June 15, 1997
June 15, 1997
June 18, 1997
2.228.1 - 2.228.12
Improving Quality in Introductory Industrial Engineering through Case Studies and Communication
John Birge, Shane Henderson, Leslie Olsen University of Michigan
We describe an introductory course in industrial engineering that uses case studies, teamwork, public policy issues, and a focus on the communication demands on engineers to provide —at the beginning of a student's career—a synthetic view of the role of industrial engineers in society. The course covers typical industrial engineering subdisciplines such as engineering economics, operations research, inventory control, logistics, route planning, and location analysis. Instead of surveying a list of topics, the course provides some basic background on financial decision making and then requires students to work in teams on public-policy oriented case studies. The case studies require students to apply technical tools in a "real-life" context, derived from actual consulting experience; to deal with the ethical, social, political, and communication issues inherent in real situations; and to communicate the results of their analyses to both managerial and technical audiences. The paper will describe the class, two cases, and the integration of the writing component; provide a sample syllabus; and present an evaluation showing improvements in communication, general understanding, and motivation for additional study in industrial engineering.
Background and Summary
The course we describe in this paper is the entry point into the Industrial and Operations Engineering (IOE) curriculum at the University of Michigan. Students are generally in their second year of study, but many students at other levels from other engineering disciplines also elect the class. The total enrollment is 130 to 180 per term.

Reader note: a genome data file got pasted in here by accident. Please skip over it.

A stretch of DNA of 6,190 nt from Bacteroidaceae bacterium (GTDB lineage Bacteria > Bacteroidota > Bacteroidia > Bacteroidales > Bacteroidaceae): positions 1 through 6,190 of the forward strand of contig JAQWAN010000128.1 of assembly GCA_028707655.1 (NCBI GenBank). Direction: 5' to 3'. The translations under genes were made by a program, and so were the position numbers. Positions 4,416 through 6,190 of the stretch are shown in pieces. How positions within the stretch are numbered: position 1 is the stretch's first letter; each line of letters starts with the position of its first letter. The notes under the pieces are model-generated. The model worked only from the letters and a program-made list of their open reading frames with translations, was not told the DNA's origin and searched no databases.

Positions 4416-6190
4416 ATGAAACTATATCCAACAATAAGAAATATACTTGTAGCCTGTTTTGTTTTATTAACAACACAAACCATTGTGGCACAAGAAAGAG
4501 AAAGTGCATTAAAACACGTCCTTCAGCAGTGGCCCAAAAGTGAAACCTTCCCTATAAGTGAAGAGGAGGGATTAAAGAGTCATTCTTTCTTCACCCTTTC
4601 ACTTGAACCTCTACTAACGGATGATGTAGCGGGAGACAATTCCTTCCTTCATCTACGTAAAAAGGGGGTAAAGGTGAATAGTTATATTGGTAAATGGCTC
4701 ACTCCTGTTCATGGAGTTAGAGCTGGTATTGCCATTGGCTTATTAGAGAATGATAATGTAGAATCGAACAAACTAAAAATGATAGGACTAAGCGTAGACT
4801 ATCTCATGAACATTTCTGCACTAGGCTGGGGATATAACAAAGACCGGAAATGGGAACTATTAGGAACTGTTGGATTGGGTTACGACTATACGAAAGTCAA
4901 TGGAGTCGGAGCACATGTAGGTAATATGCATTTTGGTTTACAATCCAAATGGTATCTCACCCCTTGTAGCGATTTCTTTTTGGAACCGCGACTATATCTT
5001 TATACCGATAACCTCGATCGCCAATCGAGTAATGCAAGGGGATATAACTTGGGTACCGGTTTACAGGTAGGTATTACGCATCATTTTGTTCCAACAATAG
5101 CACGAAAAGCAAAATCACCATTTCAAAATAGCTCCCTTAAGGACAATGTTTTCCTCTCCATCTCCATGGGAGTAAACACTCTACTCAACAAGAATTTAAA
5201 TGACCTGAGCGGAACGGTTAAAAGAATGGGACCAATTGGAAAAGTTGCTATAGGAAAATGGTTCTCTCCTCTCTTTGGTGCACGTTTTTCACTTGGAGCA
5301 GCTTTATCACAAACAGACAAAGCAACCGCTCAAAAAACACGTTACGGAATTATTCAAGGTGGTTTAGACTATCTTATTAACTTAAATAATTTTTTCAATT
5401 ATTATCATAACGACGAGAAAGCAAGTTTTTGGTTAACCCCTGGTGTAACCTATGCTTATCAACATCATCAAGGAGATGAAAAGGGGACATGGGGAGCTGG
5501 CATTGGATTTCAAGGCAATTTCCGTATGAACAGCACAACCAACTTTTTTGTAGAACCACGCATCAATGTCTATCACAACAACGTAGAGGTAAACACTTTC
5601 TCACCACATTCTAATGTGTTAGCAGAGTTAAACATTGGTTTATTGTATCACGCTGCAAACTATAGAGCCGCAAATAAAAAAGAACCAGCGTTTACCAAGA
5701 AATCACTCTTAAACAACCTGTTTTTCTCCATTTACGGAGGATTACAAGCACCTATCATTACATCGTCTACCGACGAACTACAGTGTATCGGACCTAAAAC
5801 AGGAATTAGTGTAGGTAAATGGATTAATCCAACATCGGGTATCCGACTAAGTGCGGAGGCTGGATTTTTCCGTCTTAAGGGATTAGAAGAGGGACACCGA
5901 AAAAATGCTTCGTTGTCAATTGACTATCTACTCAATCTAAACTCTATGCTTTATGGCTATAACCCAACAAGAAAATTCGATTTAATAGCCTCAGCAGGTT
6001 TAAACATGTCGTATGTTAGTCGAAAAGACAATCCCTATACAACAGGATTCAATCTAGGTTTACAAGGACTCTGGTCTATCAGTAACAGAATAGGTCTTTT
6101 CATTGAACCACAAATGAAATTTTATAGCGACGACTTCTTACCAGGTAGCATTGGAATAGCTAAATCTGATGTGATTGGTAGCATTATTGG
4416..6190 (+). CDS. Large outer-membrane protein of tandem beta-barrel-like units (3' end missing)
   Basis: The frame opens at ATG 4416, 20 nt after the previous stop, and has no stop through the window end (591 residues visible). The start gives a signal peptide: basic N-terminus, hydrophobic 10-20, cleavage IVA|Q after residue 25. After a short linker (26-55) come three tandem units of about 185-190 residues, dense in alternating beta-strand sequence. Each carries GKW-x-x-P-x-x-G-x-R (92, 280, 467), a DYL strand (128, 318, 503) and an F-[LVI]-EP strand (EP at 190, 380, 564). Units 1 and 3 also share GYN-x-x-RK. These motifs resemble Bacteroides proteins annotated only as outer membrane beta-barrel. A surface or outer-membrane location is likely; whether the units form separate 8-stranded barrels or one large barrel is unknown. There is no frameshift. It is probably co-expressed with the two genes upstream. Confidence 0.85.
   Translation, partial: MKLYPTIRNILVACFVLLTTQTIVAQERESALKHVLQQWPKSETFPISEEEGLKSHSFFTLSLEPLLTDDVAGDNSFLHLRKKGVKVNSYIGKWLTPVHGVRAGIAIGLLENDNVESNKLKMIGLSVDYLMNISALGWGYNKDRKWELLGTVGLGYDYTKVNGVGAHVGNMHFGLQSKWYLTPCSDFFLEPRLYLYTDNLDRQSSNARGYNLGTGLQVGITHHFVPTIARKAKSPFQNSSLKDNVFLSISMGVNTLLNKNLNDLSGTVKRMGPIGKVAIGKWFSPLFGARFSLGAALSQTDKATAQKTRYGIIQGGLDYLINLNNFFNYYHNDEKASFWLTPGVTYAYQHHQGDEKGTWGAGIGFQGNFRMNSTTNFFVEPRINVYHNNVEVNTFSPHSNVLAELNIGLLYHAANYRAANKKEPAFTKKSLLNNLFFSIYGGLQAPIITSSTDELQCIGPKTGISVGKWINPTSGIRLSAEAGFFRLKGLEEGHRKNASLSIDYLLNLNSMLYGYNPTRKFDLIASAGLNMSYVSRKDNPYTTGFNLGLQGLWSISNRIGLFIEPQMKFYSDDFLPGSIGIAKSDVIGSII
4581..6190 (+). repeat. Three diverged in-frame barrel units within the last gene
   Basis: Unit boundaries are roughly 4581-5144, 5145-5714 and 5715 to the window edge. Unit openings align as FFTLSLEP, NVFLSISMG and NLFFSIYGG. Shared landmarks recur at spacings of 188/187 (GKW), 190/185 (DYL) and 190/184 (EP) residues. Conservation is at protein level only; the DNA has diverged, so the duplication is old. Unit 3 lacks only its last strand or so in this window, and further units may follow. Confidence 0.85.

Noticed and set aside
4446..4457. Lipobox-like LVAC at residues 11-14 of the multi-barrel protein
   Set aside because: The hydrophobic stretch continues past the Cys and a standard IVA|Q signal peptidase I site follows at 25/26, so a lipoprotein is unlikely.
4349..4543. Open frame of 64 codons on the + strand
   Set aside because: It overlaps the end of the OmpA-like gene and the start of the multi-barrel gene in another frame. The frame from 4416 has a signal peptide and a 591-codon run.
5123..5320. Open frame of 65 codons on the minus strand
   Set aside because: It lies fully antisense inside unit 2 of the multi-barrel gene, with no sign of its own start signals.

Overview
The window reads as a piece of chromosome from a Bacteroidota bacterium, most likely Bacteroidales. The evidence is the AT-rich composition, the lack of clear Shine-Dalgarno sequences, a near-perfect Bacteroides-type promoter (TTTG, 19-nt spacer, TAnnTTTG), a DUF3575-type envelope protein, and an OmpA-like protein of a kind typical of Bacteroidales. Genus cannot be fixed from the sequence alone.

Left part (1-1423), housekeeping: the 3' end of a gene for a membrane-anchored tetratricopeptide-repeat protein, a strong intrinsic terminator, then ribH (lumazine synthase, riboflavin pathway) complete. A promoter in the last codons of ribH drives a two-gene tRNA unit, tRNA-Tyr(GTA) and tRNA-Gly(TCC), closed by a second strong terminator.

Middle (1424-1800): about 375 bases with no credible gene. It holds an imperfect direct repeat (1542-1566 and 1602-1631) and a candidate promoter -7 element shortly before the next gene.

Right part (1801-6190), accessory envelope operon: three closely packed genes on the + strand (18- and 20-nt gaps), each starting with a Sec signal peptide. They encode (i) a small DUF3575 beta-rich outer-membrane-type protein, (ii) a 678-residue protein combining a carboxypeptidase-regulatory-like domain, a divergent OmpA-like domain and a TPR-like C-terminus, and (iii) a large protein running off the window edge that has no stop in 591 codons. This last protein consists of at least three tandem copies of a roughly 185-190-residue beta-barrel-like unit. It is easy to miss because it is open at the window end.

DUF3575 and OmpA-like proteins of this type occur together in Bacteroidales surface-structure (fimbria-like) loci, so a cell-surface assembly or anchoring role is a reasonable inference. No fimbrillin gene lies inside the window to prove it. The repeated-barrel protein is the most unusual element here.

Traditionally, this course has provided a taste of the entire curriculum without obtaining any depth in any single area and followed standard lecture format with a single text and weekly homework assignments completed individually. While enrollment remained high, many students expressed dissatisfaction due to repetition of material in later classes and perceptions of low value added from the course.
We decided to revise the course to address these shortcomings and also to expose students to the environment of a practicing industrial engineer and to improve students’ technical communication and team skills. We decided to change the class format to concentrate on a few industrial engineering skills and to use cases with analyses completed in teams.
We found that the cases and teams were a valuable teaching aid and were preferred by students. We also believe they enhanced students’ understanding of core material and their technical writing skills.
Henderson, S., & Olsen, L. A., & Birge, J. (1997, June), Improving Quality In Introductory Industrial Engineering Through Case Studies And Communication Paper presented at 1997 Annual Conference, Milwaukee, Wisconsin. https://peer.asee.org/6608
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